Crispy tofu

Dish yourself up a bowl of the noodle soup, top with the crispy tofu and garnish with the green parts of the spring onions and the coriander leaves – this would also be lovely with some crushed peanuts. We had ours with a wedge of lime to add extra zing at the table and a simple infusion of lemon and ginger to drink.

Tofu with noodle soup

This has filled us with confidence to try tofu again soon, maybe with a stir fry, a curry or a salad… any suggestions?

Butternut Squash, Brown Butter and Sage Risotto

Carrying on with our autumnal meals, this really does taste like autumn on a plate to us! Squash obviously is an autumn treat, and paired with the nutty brown butter and the earthy bittersweet sage leaves it is exactly what you want after digging out your scarves and hats and kicking some autumn leaves around (or the less romantic but more accurate long-day-at-the-office that we were recovering from!). Risotto does take time and love but it’s so worth it for a plate of that oozy, sticky, delicious rice.

Ingredients

  • 3 tbsp butter
  • 1 tbsp olive oil
  • 1 small white onion, finely chopped
  • 5-6 fresh sage leaves
  • 1 butternut squash, mostly diced into roughly 1cm cubes, but with some of the round end reserved and cut into slices
  • 200g arborio rice (or other risotto rice)
  • 1 glass of white wine
  • About 1.5l of chicken stock
  • Parmesan cheese, finely grated

Preheat the oven to 180°C. Take half the butter and add it to a wide pan over a medium heat. Let this cook until it turns a brown colour and smells nutty, then add half of the oil to stop it burning any more and the finely chopped onion. Turn the heat down to low and gently sweat the onion for around 5 minutes until it is softened and turning translucent. Shred all except 2 of the sage leaves, add to the onions and cook for another minute.

_MG_3056

Then tip in the chopped butternut squash and let it cook for around 10 minutes stirring regularly. Once the butternut squash has had around 10 minutes in the pan, throw in the arborio rice and stir around to coat in the oil, cook for 1 minute.

_MG_3067

Then chuck in the wine, let it all bubble up and absorb into the rice and then you can start adding the chicken stock. This has got to be done slowly, don’t add more than a glug/ladleful at a time and make sure that it has all absorbed before adding more. Keep stirring it as much as possible, beating up the rice encourages all of the gluten to come out which is what makes it gorgeous and oozy. Keep adding and stirring, and also sipping at your glass of white wine (you only used a glass in the dinner… it would be rude to waste it!).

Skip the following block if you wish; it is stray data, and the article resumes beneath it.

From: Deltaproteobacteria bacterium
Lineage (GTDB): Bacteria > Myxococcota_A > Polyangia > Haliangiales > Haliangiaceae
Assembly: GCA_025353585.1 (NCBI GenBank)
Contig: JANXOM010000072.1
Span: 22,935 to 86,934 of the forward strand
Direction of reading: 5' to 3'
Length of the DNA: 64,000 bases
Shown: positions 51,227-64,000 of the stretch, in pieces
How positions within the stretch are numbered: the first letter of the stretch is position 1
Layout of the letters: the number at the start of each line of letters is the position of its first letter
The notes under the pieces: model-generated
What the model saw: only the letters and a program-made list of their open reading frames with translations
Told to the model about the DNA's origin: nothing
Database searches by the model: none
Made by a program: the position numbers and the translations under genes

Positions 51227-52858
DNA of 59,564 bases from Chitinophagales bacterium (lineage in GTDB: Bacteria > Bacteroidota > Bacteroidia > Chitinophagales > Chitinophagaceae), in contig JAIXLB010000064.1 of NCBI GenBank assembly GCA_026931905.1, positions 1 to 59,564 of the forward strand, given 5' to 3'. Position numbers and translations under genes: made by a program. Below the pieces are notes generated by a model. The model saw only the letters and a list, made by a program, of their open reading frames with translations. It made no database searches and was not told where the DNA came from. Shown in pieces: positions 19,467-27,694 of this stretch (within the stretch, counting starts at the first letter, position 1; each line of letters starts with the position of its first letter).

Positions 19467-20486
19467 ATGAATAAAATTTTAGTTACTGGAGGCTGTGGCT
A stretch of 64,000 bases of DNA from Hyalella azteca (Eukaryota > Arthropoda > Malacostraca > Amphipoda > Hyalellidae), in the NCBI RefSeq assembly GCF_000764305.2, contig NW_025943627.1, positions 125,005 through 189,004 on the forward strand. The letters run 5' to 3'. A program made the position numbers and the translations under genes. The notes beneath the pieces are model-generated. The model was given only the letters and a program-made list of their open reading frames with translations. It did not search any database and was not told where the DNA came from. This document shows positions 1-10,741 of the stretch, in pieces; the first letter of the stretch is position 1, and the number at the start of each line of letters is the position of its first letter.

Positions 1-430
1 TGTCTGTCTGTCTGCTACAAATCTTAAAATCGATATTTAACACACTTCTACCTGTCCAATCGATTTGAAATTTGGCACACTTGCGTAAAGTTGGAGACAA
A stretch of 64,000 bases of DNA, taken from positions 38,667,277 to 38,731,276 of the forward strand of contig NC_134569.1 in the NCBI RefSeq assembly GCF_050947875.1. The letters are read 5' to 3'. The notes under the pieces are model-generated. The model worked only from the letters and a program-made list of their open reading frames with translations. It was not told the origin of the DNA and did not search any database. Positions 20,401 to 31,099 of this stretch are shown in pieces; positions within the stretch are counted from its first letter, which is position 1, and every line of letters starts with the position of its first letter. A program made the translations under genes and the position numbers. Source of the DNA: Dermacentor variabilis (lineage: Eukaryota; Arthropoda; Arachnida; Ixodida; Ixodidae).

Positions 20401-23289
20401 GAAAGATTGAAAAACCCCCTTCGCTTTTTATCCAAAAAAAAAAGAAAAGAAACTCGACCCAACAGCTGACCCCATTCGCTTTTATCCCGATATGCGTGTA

_MG_3061

Meanwhile take the remaining sliced butternut squash, coat in the remaining oil and then place in a roasting tin in the hot oven. After the slices of butternut squash have had 10-15 minutes in the oven flip them over so they get golden on both sides, if they’re done long before the risotto they’ll keep warm in the oven, just turn it off and leave them in there. Our risotto normally takes at least 45 minutes of slowly adding stock and stirring, most recipes seem to suggest more like 20 minutes but we’re evidently very chilled out (it could be the wine). Anyway, keep testing it once it’s looking puffed up and close to cooked, you want the rice to still have a bit of texture and bite but no crunch! At this point take the remaining butter and brown it in a little saucepan and then add to the risotto – this may seem unnecessary seeing as you started off with brown butter but it’s such a great flavour which can get lost otherwise. Throw in as much or as little parmesan as you fancy and stir it over a low heat to melt in.

_MG_3077

The final step is to heat the remaining oil in the same pan you used for browning the butter, and once it’s shimmering throw in the 2 sage leaves you kept, letting them cook for about 10 seconds per side. Take them out and drain on a piece of kitchen paper – once they’ve drained and cooled slightly they will be very fragile sage “crisps”! So whack the risotto on a plate, top with the golden, roasted slices of butternut squash and delicately plonk the fried sage on top, and enjoy!  This dinner is like a big fluffy-jumper-cuddle on a plate, and can easily be made vegetarian by replacing the chicken stock with vegetable stock and the parmesan with a veggie-friendly cheese!

_MG_3082